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in the senate seeing the rural trump state that is voted for him by huge margins and that where there aren't a lot of immigrants and motivated by the issue. that could save him the senate. >> we'll talk more about immigration because -- >> please stay. >> this president has a lot of people warped the issue and one of those things that america needs to grow it needs immigran immigrants. >> but taking your security away that could motivate them to vote with him which is why i don't know why more democrats don't defend the positions. >> that's the impression you get from the ads. america will be overrun by murderous, thieving immigrants. all right. >> or socialists that want to turn us into venezuela. both of those things are called lies. next ur, voter suppression,e issue is getting attention in georgia and not just georgia. how some voters are kept from the polls throughout the country when we come back. but first, minorities
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running for office in record numbers. democrats nominated at least 133 people of color this election cycle for the first time white men are in the minority among democratic house nominees. >> wow. you are watching "velshi & ruhle" live on msnbc. we'll be right back.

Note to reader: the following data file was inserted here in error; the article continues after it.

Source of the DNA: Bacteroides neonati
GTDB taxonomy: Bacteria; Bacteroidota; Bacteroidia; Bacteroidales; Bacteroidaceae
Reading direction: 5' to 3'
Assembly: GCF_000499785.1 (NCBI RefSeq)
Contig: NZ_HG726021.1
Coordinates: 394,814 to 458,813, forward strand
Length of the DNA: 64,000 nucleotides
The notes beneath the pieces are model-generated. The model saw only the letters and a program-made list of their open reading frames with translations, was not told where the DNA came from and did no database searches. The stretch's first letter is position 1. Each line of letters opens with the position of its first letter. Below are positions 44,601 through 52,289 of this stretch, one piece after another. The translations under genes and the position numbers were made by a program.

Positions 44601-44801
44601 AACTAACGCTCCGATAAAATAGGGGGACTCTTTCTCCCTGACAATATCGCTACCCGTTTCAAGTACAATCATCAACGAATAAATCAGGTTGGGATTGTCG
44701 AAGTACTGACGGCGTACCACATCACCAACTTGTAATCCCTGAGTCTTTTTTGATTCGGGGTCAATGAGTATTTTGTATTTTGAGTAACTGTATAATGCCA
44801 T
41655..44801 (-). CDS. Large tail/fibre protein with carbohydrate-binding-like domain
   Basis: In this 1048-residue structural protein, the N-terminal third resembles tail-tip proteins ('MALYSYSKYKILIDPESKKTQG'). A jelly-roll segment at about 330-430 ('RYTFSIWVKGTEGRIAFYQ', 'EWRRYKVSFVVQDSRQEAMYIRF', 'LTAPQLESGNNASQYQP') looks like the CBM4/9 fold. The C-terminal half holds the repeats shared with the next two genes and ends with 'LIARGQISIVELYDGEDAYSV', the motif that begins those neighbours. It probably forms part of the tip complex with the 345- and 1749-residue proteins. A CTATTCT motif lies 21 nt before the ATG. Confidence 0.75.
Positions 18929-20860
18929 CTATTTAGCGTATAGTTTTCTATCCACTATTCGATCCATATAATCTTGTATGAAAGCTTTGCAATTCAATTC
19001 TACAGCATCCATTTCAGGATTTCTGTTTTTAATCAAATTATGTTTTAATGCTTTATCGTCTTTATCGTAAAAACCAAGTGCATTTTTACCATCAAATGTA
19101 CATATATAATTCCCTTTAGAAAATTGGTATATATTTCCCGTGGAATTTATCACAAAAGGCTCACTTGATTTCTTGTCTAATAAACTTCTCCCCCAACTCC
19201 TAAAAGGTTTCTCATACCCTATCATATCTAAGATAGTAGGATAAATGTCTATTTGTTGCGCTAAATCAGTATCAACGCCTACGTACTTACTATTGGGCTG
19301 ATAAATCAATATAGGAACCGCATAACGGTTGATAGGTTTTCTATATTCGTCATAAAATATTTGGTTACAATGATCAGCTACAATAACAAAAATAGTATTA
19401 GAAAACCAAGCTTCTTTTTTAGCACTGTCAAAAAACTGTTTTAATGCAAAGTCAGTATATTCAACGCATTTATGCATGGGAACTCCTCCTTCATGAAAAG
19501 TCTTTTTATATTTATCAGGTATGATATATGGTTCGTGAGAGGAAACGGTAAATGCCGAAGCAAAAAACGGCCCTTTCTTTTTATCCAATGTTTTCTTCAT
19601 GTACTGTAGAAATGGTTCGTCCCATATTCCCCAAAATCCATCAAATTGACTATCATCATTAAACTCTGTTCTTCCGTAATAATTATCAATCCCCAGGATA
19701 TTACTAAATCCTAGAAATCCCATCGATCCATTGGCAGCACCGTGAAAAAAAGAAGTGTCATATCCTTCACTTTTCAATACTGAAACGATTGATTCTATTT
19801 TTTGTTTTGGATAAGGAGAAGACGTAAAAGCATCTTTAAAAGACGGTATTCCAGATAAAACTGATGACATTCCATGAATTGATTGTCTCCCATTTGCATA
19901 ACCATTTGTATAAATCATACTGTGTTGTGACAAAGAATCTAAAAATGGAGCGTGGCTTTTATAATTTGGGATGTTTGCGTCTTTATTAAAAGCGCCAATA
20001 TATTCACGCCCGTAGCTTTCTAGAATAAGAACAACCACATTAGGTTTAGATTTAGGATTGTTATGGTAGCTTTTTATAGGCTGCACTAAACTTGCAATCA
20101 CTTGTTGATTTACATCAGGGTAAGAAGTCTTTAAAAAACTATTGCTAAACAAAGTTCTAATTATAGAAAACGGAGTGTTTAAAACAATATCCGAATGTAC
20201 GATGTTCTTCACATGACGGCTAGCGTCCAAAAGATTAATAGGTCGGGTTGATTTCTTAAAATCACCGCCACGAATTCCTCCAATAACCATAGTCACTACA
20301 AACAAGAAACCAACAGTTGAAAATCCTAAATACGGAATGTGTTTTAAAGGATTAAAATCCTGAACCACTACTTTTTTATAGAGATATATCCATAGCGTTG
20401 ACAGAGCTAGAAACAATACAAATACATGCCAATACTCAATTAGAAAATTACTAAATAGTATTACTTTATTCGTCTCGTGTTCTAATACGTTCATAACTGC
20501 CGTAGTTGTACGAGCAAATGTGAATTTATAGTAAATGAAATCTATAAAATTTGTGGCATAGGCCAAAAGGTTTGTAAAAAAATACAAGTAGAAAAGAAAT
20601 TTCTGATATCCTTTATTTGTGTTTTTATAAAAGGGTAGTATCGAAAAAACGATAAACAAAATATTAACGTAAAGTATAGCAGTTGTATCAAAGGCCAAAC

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during paid breaks "so that they can respond immediately when needed." vote yes on 11. welcome back to "velshi & ruhle." the contentious race for georgia's governor is more fiery. brian kemp, also the secretary of state and in charge of the election, accusing state democrats of trying to hack voter registration. >> no fact or evidence behind this. >> none. he's asking for a federal investigation. he's called in the fbi by the way. as you said, he had no evidence. the fbi will say tell us something. they'll look into it. democrats calling it unethical and yet another attempt at voter suppression. >> kemp is facing accusations of trying to suppress the minority vote. his opponent stacy abrams would be the nation's first black female governor if she wins and this allegations are not just in